Rojas, E; Taylor, R E

1975-10-01

242

Variation in crystal structure, ionic conductivity, and magnetic properties with the water uptake of a new hydrated sodium. beta. double prime ferrite  

SciTech Connect

The room temperature single-crystal x-ray data of Na{sub 1.5}(H{sub 3}O){sub 0.5}Fe{sub 10}ZnO{sub 17} + 0.3H{sub 2}O (hydrated sodium {beta}{double prime} alumina-like ferrite) were refined. The space group is R{anti 3}m and the hexagonal cell parameters are a = 5.940, c = 35.731 {angstrom}. Water molecules are localized in the conduction region and the total amount of absorbed water depends on hydration conditions, leading to different possible chemical compositions. By thermogravimetric methods the amount of the absorbed water could be measured. This compound is a poor ionic conductor in comparison with {beta}{minus}{double prime} aluminas. Two distinct types of magnetic behavior were observed for crystals of the same preparation, but in all cases water uptake leads to an enhancement of a ferromagnetic component.

Nicolopoulos, S.; Vincent, H.; Anne, M. (CNRS, Grenoble (France)); Joubert, J.C. (ENSPG, Saint Martin d'Heres (France))

1990-08-01

243

Calcium balance and acid-base status of women as affected by increased protein intake and by sodium bicarbonate ingestion13  

Microsoft Academic Search

Six women, aged 38 to 62 yr. participated in a 40-day metabolic study to investigate the effect of level of protein intake and of sodium bicarbonate ingestion on urinary calcium, net calcium balance, net renal acid excretion, and arterialized venous blood pH and bicarbonate ion concentration. The diet contained 44 g protein during the first 16 days and 102 g

Josephine Lutz

244

A Raman spectroscopic study of glasses along the joins silica-calcium aluminate, silica-sodium aluminate, and silica-potassium aluminate  

Microsoft Academic Search

Aluminosilicate glasses with compositions along the joins silica-calcium aluminate, silica sodium aluminate and silica-potassium aluminate have been prepared by conventional and solar melting techniques and studied by Raman spectroscopy. The Raman spectra of crystalline calcium aluminate, anorthite and silica polymorphs are discussed in relation to their crystal structures, and compared with the spectra of the corresponding glasses. The glass and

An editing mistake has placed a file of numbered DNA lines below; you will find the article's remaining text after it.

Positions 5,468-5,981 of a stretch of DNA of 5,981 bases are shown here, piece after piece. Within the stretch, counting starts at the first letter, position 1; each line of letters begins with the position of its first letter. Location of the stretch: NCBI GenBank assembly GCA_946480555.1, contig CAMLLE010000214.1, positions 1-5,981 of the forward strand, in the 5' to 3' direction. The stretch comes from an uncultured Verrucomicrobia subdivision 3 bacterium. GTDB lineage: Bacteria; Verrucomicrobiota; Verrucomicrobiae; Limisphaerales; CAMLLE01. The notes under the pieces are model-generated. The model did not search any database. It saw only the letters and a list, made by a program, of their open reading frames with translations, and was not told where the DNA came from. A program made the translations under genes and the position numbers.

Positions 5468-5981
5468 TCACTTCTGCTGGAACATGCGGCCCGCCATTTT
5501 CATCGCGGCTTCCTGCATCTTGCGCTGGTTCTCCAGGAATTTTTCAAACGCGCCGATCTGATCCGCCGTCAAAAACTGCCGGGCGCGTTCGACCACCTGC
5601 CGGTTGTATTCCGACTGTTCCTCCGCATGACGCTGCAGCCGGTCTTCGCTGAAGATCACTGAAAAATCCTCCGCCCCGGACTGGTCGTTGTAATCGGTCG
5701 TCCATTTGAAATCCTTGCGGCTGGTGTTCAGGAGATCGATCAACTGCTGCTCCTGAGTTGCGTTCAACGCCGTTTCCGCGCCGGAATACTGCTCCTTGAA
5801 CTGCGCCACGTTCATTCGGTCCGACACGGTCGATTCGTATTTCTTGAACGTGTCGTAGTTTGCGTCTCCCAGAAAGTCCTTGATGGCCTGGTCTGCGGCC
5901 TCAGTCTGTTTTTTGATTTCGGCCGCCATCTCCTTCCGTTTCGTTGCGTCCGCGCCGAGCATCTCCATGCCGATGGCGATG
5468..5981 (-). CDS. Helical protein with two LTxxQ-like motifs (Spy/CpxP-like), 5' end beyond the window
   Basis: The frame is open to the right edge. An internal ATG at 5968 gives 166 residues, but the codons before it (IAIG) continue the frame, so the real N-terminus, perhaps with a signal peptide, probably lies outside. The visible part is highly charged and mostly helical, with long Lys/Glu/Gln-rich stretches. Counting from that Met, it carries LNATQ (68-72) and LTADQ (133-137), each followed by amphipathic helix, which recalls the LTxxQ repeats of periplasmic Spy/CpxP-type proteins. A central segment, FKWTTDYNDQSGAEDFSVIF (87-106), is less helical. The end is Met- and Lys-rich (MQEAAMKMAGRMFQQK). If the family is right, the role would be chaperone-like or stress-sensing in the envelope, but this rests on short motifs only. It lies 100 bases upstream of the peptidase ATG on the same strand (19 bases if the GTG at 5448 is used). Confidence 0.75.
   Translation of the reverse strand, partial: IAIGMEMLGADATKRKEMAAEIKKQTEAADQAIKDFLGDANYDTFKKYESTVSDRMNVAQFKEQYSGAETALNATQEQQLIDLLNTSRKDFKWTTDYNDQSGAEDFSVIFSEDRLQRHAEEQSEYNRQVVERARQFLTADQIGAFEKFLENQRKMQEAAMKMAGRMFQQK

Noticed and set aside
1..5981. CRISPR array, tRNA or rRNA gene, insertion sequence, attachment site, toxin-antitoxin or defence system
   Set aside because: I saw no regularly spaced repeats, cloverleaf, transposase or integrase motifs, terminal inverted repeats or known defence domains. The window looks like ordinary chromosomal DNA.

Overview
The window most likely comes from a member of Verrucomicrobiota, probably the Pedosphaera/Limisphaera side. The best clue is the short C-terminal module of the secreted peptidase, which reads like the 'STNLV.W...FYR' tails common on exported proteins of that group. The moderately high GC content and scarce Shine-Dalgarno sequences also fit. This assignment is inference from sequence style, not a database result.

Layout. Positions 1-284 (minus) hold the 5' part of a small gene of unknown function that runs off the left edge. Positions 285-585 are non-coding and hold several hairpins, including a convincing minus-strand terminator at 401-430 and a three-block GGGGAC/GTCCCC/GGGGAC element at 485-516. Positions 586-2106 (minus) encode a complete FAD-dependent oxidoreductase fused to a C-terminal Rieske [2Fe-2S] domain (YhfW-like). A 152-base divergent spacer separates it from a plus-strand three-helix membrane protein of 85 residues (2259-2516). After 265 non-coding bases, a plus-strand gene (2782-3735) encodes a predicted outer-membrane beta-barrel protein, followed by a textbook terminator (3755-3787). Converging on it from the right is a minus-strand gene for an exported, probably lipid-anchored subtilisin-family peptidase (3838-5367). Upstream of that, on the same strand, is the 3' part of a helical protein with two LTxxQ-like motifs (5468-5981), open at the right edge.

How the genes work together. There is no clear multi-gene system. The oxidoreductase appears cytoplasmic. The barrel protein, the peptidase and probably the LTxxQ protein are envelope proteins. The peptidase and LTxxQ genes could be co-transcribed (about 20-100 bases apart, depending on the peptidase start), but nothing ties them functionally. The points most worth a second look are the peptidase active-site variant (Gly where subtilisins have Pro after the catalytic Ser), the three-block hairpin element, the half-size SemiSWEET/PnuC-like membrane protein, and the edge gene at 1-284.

Paul McMillan; Bernard Piriou; Alexandra Navrotsky

1982-01-01

245

Dehydration\\/recrystallization mechanisms, energetics, and kinetics of hydrated calcium silicate minerals: an in situ TGA\\/DSC and synchrotron radiation SAXS\\/WAXS study  

Microsoft Academic Search

The dehydration and recrystallization of the natural hydrated calcium silicates xonotlite [Ca6Si6O17(OH)2], 11 anomalous tobermorite [Ca5Si6O16(OH)24H2O], and hillebrandite [Ca2SiO3(OH)2] were studied in situ by dynamic heating (5C min?1) differential scanning calorimetry\\/thermogravimetric analysis (TGA\\/DSC) and synchrotron small- and wide-angle X-ray scattering (SAXS\\/WAXS). All have structures based on silicate chains with a repeat unit of three tetrahedra (dreierketten). Room-T infrared data for

S Shaw; C. M. B Henderson; B. U Komanschek

2000-01-01

246

Surfactant effects on gas hydrate formation  

Microsoft Academic Search

Micellar solutions were found to increase gas hydrate formation rate and alter formation mechanism for ethane and natural gas hydrates. A critical micellar concentration (CMC) of sodium dodecyl sulfate water solution was found to be 242 ppm at hydrate-forming conditions, where CMC was best determined by hydrate induction time. At surfactant concentrations above the CMC, hydrate formation rates in a

Y. Zhong; R. E. Rogers

2000-01-01

247

Selective inhibition of sodium-calcium exchanger by SEA-0400 decreases early and delayed afterdepolarization in canine heart  

PubMed Central

The sodiumcalcium exchanger (NCX) was considered to play an important role in arrhythmogenesis under certain conditions such as heart failure or calcium overload. In the present study, the effect of SEA-0400, a selective inhibitor of the NCX, was investigated on early and delayed afterdepolarizations in canine ventricular papillary muscles and Purkinje fibres by applying conventional microelectrode techniques at 37C. The amplitude of both early and delayed afterdepolarizations was markedly decreased by 1 ?M SEA-0400 from 26.62.5 to 14.81.8 mV (n=9, P<0.05) and from 12.51.7 to 5.91.4 mV (n=3, P<0.05), respectively. In enzymatically isolated canine ventricular myocytes, SEA-0400 did not change significantly the L-type calcium current and the intracellular calcium transient, studied using the whole-cell configuration of the patch-clamp technique and Fura-2 ratiometric fluorometry. It is concluded that, through the reduction of calcium overload, specific inhibition of the NCX current by SEA-0400 may abolish triggered arrhythmias.